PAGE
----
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Top Coach Trips for Food in the UK

[ 0 ] August 2, 2013 |

When we think of a gastronomic holiday we automatically think of the vineyard tours of France and Italy, or perhaps a trip round the vast array of German meats, but people rarely consider the culinary gems we have in the UK that we can get to by coach in the UK. From famous costal seafood towns to the cheese makers of the southwest, there is a wealth of food-based enjoyment lying around the UK that will offer you much more for your money than anywhere abroad. Coach holidays to London and the rest of the UK can be found here.

Cheshire Cheese Chase

Chester has Cheshire cheese under its dairy belt as well as close ties to all the goat cheeses of the Welsh valleys. Backed up with the monumental amount of Roman history it has, taking a coach trip to Chester is hard to refuse.

One of the weirdest Cheshire cheese facts comes from a study done in 2005 that looked at the effects that cheese has on dreams depending on the type. Cheshire reportedly gave the quietest nights of all with nearly all people experiencing a dreamless sleep, in great contrast to Stilton which was the most volatile before, but you probably could have guessed that.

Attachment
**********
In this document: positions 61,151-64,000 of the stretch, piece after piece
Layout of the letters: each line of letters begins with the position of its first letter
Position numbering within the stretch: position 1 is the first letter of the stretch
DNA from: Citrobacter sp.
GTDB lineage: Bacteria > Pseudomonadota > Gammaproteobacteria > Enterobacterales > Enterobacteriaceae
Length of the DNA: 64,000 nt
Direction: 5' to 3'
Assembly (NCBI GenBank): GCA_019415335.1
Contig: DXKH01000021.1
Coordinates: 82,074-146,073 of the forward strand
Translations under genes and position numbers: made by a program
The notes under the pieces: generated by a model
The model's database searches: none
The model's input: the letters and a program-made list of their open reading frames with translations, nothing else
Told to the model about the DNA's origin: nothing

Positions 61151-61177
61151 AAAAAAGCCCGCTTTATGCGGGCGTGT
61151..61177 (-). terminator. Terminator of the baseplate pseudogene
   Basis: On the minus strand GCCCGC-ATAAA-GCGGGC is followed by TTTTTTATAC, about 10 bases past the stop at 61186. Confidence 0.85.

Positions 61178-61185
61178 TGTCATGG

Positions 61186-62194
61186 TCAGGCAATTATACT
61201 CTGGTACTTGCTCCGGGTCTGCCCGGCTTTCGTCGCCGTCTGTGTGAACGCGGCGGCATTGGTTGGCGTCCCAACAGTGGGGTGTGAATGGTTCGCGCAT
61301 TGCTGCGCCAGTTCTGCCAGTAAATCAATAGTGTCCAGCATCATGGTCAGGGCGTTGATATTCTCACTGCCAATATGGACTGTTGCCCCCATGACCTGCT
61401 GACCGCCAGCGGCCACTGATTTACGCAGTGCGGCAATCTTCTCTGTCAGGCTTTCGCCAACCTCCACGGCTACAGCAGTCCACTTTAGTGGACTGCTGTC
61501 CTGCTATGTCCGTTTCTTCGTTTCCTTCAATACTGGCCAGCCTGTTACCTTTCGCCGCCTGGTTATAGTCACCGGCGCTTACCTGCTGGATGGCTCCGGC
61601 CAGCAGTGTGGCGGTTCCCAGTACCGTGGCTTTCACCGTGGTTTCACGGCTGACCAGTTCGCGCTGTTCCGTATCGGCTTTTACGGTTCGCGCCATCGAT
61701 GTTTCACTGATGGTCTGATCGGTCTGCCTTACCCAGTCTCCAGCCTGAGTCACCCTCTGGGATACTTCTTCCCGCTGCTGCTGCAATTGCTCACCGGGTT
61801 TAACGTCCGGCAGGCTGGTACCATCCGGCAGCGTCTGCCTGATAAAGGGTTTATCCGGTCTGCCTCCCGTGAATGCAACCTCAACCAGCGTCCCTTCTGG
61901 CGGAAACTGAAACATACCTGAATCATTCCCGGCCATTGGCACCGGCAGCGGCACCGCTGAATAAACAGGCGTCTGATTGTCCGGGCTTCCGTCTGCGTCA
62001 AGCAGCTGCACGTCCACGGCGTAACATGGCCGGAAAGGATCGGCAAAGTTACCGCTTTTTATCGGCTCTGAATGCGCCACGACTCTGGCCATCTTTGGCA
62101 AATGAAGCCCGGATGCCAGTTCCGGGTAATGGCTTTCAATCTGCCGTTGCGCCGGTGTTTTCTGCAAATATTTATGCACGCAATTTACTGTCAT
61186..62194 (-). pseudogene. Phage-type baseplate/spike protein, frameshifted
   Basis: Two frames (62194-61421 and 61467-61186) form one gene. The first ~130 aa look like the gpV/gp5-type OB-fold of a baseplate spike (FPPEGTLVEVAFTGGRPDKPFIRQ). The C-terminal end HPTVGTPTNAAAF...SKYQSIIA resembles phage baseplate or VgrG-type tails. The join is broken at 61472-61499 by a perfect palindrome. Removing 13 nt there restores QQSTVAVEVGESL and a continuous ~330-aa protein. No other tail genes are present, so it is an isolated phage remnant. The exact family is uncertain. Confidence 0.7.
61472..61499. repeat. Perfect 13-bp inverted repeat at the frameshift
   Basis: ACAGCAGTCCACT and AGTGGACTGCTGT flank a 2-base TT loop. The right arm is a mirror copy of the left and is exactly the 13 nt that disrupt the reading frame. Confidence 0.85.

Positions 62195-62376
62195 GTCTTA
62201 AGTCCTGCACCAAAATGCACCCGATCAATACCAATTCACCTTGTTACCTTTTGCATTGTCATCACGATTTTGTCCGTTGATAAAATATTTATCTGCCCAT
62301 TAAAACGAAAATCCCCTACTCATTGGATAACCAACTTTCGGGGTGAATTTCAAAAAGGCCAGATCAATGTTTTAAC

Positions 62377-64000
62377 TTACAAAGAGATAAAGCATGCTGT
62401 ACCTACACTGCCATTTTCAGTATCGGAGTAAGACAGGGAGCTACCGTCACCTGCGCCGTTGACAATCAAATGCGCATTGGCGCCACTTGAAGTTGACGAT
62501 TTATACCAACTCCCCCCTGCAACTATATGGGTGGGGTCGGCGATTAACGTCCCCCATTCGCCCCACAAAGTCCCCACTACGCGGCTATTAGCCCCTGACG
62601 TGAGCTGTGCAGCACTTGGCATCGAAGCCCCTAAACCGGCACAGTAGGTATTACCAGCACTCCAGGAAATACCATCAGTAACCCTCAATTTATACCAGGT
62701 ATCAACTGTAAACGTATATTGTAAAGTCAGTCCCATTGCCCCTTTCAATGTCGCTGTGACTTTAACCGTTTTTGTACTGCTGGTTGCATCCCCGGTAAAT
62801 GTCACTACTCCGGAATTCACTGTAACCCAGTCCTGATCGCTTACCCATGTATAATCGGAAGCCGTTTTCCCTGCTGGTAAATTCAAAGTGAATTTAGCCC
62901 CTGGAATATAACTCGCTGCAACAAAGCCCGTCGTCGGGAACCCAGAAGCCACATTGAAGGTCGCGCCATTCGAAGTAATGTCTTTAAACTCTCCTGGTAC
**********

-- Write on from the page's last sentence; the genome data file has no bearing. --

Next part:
Le Roulé soft garlic cheese

Bamburgh Castle, Northumberland

In May this year, Bamburgh castle was announced as one of the best places to eat lunch in Britain, as part of a running campaign to encourage outdoor eating. If you’re a fan of picnics, or feel that you should be, then this Northumberland location is probably a good start to take your ad hoc eating to the next level.

There were a number of factors when deciding which were the best spots including ease of access and free entry. Over 10,000 entries were made to get into the top 10 list.


How obvious! The pasty took some flak late last year with the potential introduction of the pasty tax, but it’s still going strong in the SW of England. If, for some insane reason, Cornish pasties aren’t your thing, there is a larger range of Cornish cuisine, ranging from meat pies to fish dishes- the most interesting being a ‘stargazy pie’, which features fishes heads poking out of an egg and potato pie- the only thing they have in common seems to be the pastry.


Edinburgh Haggis Hols

If you’re intrigued by this unusual dish then you’ll probably want to visit its original location, where it’s had plenty of time to be developed into a perfect dish. Looking at the ingredients, you’d think it would need that time too, as it developed in the 1500s through hardships brought by the evil English army. Traditionally, a haggis is a sheep’s stomach filled with lungs, heart, liver and then some oats, onions. You know, standard stuff.

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About onurwaytravel: Colin has been travelling the world with his young family for the past 2 and half years. He runs a couple of websites all revolve around travel, family travel and digital nomadism. His websites include,, and now View author profile.

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